LA Opus
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By Rodney Punt

With the rise of Hitler in 1933, Nobel prize-winning author Thomas Mann fled his native Germany and eventually settled from 1942 to 1952 in a stately home in Pacific Palisades, California.

In that turbulent decade Mann witnessed the defeat of the Nazism that had driven him out of Europe only to encounter after the war the rapid and rabid rise of Senator Joe McCarthy's anti-communist (and anti-intellectual) "witch hunts" in the USA. Having relocated back to Europe, Mann died in Switzerland in 1955.

The current issue of West L.A.'s Brentwood News announces the former Mann home is up for rent at $15,000 a month. I've been in it several times and always make my way to the study where the author worked on The Holy Sinner; The Black Swan; Confessions of Felix Krull, Confidence Man; and Doctor Faustus, the later partly based on the works of composer Arnold Schoenberg who lived nearby and who, taking exception to how he was characterized, confronted Mann at the nearby Brentwood Mart. Mann's novella, Death in Venice, was the basis for the 1971 Luchino Visconti film.

The owners of the home after Mann had great respect for the author and the room still had the feel of his presence just a year ago when I last visited. One hopes this enchanted space will not be obliterated by a new resident or owner.

Back to the Brentwood News; its blurb skips over all Mann's works but one, observing, presumably for the community's celebrity residents, "His short story, Disillusionment, was the basis for Peggy Lee's recording of Is That All There is?".

You see, it's all in the perspective.


2 years ago | |
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By Douglas Neslund

If you are ever in need of life-affirmation, there is at least one chance per year to pump the sunshine of the future.  Sponsored by the Los Angeles Master Chorale, and conducted by its Maestro Grant Gershon, almost 900 high school singers from 25 Southern California secondary schools, from Agoura in the west to Rancho Cucamonga in the east, from Pasadena in the north to Long Beach in the south, they came. And they decorated and musically blessed Walt Disney Concert Hall, performing with an excellence and a tone quality throughout that offers assurance for a future Master Chorale as high in quality as we now have, should these young people choose to sing in their adult years. The Festival was attended by a very large and appreciative audience, a difficult turnout to achieve on any Friday afternoon.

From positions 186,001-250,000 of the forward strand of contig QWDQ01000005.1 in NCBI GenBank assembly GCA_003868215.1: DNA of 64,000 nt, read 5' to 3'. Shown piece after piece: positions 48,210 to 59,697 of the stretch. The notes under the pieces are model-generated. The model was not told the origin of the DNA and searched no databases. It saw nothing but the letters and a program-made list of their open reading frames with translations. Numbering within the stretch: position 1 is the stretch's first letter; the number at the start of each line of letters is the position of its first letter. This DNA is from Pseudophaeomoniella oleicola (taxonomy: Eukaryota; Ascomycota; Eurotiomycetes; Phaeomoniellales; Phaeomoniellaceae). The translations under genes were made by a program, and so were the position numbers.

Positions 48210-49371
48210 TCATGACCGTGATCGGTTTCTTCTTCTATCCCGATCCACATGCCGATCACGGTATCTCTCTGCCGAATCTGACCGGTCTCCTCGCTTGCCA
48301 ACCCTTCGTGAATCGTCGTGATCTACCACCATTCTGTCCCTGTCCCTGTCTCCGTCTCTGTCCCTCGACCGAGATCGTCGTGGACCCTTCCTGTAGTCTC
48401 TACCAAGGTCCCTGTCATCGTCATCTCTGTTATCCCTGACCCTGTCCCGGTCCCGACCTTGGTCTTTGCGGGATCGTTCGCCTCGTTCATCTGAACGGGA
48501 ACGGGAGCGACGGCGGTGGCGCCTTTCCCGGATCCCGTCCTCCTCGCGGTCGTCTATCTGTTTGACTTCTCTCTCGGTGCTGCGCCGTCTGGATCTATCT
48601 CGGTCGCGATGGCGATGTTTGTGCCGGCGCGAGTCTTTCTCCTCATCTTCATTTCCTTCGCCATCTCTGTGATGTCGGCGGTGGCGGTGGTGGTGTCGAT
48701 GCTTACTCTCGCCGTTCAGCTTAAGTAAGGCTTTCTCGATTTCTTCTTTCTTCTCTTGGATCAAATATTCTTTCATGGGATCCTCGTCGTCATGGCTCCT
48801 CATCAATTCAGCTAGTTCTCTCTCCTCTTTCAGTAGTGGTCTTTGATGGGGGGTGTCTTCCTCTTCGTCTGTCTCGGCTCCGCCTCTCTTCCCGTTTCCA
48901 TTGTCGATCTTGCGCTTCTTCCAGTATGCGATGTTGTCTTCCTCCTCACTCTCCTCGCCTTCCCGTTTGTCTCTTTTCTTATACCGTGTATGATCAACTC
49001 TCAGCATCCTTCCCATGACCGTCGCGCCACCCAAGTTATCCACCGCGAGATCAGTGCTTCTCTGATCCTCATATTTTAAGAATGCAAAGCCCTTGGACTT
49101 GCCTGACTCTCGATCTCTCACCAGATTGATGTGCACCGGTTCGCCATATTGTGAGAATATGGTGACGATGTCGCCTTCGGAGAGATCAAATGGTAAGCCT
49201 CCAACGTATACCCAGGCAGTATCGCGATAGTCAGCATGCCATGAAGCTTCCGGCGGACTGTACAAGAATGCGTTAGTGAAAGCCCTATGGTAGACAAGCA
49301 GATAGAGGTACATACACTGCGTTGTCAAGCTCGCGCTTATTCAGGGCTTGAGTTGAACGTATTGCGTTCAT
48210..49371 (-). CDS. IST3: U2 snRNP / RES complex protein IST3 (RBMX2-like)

Beautifully accompanied at the piano by Louise Thomas, Maestro Gershon chose a potpourri of choral items, starting perhaps a bit ironically with Verdi’s immortal chorus from the opera Nabucco: Va, pensiero (Chorus of the Hebrew Slaves). What followed was an appetizer each from various cultures and ages, most memorable of which was “Yo le Canto Todo el Dia” by that famous Hispanic composer, David L. Brunner, featuring tricky rhythms and choral clapping reminiscent of flamenco dancers cum castanets.
A smaller group was chosen out of the aggregation by their own directors to form the Festival Honor Choir, which performed “Come away, sweet love” by Thomas Greaves (who flourished in 1604), which was pretty obviously in a style foreign to the singers. The Honor Choir rebounded with LAMC composer-extraordinaire-in-residence, Shawn Kirchner’s beautiful “Tu Voz” and Aaron Copland’s familiar “Ching-a-Ring Chaw!” delivered at warp speed with all syllables in place. 
From the uppermost balcony, one could spot members of the Master Chorale seeded throughout the Honor Choir, who provided gravitas to the Honor Chorus but who inexplicably departed the stage before the entire Festival Chorus rose to sing the finale, Joseph Haydn’s “The Heavens are Telling” from The Creation, accompanied on the pipe organ by John West. Again, perhaps it is difficult to tell balances from the stage, but in nose-bleed territory, the organ managed pretty much to bury the vocal efforts of the assembled singers.
Since 1990, 167 high school choir directors have sent their young artists to the Master Chorale sponsored Choir Festival. Applause all around, especially to this year’s choir directors who so ably prepared their singers. Bravi, tutti!